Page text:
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Migration from the Northern Triangle Countries: a Tripartite Analysis of Trauma

Cristina Calderon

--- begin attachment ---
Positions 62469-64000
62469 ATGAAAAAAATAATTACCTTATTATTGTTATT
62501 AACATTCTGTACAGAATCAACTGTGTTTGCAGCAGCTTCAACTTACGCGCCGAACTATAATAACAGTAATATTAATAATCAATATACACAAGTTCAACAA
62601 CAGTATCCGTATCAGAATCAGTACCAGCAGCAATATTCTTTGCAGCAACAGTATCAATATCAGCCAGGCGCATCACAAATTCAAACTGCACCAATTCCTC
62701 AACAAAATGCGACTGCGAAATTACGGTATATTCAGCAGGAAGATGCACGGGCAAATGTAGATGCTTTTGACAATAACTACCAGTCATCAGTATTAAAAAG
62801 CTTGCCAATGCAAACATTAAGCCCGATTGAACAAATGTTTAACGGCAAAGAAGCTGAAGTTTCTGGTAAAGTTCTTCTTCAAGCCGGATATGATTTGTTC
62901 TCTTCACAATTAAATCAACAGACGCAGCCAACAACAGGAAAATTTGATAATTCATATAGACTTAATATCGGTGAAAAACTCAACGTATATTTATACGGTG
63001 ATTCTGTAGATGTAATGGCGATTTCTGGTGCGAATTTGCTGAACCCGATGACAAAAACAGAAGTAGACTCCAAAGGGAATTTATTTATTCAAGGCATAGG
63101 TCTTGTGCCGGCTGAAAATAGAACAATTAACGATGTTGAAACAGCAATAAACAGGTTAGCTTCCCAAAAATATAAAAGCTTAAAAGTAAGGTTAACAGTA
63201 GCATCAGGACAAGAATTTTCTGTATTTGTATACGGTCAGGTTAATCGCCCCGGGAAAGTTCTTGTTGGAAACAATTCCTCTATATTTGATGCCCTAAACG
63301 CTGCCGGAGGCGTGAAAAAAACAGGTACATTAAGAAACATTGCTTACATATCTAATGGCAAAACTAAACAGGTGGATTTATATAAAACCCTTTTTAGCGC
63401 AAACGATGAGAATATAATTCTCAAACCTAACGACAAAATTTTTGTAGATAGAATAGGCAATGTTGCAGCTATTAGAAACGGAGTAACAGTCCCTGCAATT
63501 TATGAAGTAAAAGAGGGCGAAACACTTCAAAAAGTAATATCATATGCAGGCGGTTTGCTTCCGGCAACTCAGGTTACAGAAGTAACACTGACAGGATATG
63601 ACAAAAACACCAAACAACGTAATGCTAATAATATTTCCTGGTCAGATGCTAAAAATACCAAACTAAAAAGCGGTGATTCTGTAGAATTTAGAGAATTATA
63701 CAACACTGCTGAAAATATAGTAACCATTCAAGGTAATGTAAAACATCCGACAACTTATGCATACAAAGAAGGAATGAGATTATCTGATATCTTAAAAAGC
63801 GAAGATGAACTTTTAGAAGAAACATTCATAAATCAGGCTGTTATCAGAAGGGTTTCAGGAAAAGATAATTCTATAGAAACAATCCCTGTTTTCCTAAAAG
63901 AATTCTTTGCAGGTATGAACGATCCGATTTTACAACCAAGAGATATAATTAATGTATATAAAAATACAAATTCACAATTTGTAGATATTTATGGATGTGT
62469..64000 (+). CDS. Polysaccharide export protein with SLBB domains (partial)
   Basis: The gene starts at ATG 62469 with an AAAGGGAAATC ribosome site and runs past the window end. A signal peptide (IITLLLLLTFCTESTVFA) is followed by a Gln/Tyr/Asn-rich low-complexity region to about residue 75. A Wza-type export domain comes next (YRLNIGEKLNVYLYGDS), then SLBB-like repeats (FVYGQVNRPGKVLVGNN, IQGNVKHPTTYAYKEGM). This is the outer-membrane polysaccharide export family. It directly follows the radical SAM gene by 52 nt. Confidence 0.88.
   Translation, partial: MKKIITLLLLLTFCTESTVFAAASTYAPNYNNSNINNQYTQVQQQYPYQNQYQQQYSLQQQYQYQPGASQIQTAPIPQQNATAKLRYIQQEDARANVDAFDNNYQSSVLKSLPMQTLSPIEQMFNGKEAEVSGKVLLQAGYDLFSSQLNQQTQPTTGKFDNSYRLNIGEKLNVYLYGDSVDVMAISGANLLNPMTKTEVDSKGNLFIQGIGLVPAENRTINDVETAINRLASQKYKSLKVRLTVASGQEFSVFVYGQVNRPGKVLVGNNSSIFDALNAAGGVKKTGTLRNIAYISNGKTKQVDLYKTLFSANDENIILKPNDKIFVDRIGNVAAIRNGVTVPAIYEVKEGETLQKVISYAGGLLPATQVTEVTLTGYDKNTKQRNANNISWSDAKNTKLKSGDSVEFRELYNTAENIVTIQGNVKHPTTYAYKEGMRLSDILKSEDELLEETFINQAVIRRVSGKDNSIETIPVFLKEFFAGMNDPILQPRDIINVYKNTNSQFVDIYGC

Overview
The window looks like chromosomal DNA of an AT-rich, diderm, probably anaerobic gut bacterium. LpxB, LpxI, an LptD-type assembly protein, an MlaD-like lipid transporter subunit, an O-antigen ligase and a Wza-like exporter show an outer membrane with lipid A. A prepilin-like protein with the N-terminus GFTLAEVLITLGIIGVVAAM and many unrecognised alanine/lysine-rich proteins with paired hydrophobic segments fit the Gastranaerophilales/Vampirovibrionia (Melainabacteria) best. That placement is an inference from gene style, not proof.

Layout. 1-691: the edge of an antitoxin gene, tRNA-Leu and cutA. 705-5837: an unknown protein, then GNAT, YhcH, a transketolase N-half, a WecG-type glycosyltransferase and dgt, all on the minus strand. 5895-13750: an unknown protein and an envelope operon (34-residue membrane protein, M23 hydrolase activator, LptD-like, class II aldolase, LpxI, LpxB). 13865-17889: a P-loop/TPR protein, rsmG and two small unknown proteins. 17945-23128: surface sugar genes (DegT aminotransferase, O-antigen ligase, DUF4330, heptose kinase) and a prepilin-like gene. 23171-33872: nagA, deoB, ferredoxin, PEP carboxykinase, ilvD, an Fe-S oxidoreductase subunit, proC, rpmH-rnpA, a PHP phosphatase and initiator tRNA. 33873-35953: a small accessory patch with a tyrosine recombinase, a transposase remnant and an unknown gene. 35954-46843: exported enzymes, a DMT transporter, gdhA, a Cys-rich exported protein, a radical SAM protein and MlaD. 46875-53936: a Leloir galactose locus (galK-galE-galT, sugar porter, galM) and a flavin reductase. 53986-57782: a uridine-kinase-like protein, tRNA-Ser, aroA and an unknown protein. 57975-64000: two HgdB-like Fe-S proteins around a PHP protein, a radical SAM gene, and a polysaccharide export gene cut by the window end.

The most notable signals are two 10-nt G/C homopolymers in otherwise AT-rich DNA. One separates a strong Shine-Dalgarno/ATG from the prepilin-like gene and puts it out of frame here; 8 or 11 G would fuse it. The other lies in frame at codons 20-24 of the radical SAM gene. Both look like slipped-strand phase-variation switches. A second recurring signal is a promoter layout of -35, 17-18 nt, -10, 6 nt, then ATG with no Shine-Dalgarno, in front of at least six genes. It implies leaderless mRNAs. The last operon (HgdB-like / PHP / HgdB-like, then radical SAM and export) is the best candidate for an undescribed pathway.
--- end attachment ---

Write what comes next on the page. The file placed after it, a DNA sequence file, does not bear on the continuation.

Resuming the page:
As transnational criminal organizations have increasingly gained footholds in the chronically unstable Guatemala, El Salvador and Honduras, these Northern Triangle countries have come to form a corridor of violent and illicit activity. These conditions have cultivated a culture of violence, corruption, and impunity, all of which leave Central Americans defenseless against inescapable human rights violations. This paper first examines these home country conditions to evince the psychosocial traumas sustained by Central Americans. The transit experience is then examined to establish the act of migration as a period during which forced migrants are subjected to experiences no less traumatic than those from which they have fled. This paper then discusses post-transit experiences of integration, race, and illegality and their role in the adverse health outcomes experienced by forced migrants. In acknowledging the entire migration experience as trauma-ridden, this paper demonstrates long term migrant health as inextricably tied to the quality of mental health services they are provided in receiving countries such as the United States. This paper argues that the current state of mental health services provided to forced migrants are largely inadequate given the traumas they sustain throughout the transit experience and proposes psychological first aid as an effective means by which receiving countries can respond to this unprecedented influx of forced migrants.

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